Looking at value traded in 2016 for both listings ( http://www.ise.ie/market-data-announcements/statistical-reports/ise-annual-report-2016.pdfhttps://uk.finance.yahoo.com/quote/ISQE.L/history?period1=1451599200&period2=1483135200&interval=1mo&filter=history&frequency=1mo ) it appears that a ratio of 8:1 of the trading is split between the ISE & LSE. That suggests that the approximately 11% of investors who choose to invest in this security which is identical in both stock exchanges did so in London for a particular reason. It could be due to familiarity of exchange, or more advantageous fees in London for them, or it could be due to reduced stamp duty in London compared to the ISE.
Whilst it would be a stretch to claim that this approximately 11% of trading in the ISEQ 20 ETF is additional equity finance that wouldn't have been invested otherwise, it does suggest that stamp duty may be part of investors decision criteria.

What impact, if any, will a reduction or elimination of stamp duty on shares have on trading in equities in terms of volume and share price volatility
It is intuitive that removing barriers to trading (such as stamp duty) will result in more frequent trading. Per https://www.uts.edu.au/sites/default/files/qfr-archive-03/QFR-rp332.pdfThe paper finds that if high frequency trading is available, both asset and portfolio price volatility tend to decrease.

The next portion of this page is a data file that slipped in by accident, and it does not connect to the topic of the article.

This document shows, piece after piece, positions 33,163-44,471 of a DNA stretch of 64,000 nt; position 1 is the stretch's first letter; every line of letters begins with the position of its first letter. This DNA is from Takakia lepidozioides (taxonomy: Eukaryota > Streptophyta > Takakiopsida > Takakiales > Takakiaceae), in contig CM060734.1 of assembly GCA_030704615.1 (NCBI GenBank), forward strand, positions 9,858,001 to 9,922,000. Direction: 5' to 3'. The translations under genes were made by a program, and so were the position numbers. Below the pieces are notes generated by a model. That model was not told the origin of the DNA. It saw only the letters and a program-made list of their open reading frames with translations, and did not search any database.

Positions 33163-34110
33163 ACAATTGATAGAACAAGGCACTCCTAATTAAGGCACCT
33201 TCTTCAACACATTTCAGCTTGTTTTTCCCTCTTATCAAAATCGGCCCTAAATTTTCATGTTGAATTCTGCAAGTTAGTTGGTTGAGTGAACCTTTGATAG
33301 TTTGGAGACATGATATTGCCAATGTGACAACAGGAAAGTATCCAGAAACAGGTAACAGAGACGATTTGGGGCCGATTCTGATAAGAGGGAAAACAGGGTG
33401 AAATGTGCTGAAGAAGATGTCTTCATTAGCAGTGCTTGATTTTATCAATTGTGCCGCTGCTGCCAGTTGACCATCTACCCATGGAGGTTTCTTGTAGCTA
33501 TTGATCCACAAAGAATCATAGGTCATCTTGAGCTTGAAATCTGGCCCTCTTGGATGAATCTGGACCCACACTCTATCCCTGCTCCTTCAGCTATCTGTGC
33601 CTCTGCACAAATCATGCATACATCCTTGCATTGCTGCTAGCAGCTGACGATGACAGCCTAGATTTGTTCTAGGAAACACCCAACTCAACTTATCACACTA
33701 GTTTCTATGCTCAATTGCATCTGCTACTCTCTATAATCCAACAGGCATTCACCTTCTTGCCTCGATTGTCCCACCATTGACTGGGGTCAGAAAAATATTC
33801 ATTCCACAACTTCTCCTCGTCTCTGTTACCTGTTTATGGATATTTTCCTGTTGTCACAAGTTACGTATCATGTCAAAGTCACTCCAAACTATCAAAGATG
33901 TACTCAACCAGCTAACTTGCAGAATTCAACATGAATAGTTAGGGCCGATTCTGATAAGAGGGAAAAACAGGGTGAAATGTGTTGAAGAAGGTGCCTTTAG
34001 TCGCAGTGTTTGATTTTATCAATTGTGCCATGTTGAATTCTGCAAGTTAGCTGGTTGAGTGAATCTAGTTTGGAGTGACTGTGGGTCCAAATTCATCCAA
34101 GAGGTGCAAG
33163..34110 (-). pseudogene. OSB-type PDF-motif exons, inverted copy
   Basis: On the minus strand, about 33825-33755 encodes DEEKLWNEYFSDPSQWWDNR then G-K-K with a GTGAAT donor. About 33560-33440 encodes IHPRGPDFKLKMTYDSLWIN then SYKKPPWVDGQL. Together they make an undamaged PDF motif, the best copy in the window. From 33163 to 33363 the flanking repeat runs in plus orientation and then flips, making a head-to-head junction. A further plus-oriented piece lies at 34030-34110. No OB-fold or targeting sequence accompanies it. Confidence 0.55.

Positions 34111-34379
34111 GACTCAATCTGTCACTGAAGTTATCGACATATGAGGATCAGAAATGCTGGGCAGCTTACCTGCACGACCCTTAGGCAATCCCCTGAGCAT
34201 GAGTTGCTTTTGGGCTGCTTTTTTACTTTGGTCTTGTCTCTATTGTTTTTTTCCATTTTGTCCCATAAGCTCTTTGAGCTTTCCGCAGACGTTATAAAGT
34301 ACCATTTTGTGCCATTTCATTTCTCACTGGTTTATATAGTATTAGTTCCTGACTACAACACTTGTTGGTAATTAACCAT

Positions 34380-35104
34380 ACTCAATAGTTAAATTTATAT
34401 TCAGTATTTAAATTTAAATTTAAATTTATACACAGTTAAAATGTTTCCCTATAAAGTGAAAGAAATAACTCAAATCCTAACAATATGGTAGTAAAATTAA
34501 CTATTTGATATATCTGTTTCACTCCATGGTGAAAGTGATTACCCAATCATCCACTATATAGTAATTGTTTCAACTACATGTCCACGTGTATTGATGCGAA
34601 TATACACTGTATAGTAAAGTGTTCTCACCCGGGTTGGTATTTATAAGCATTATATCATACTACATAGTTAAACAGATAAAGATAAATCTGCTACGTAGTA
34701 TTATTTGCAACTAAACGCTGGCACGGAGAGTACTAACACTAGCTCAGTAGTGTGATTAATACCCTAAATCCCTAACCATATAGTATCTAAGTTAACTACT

Will a reduction or elimination of stamp Duty on shares have any impact for pension funds or wealth management activity?
It could have a positive impact on pension funds & wealth activity.
If reduction or elimination of stamp duty encouraged providers of Exchange Traded Fund securities (which form the basis of many pension funds) to list their securities on the Irish Stock Exchange, it would allow pension fund investment fees to consumers drop, and potentially more balanced pension funds, better able to cope with future shocks.
At present, I, like many other Irish citizens, have a self-directed PRSA. This PRSA has different fees depending upon what stock exchange securities are purchased from (http://www.davyselect.ie/binaries/content/assets/davyselect/pdfs/execution-only-fees-charges.pdf#page=5 ). If securities are purchased from the UK or Ireland, the fee is quite low, however if securities are purchased from other European exchanges, there is a €25 fee added (for reasons unknown - possibly due to a captive audience having little other choice).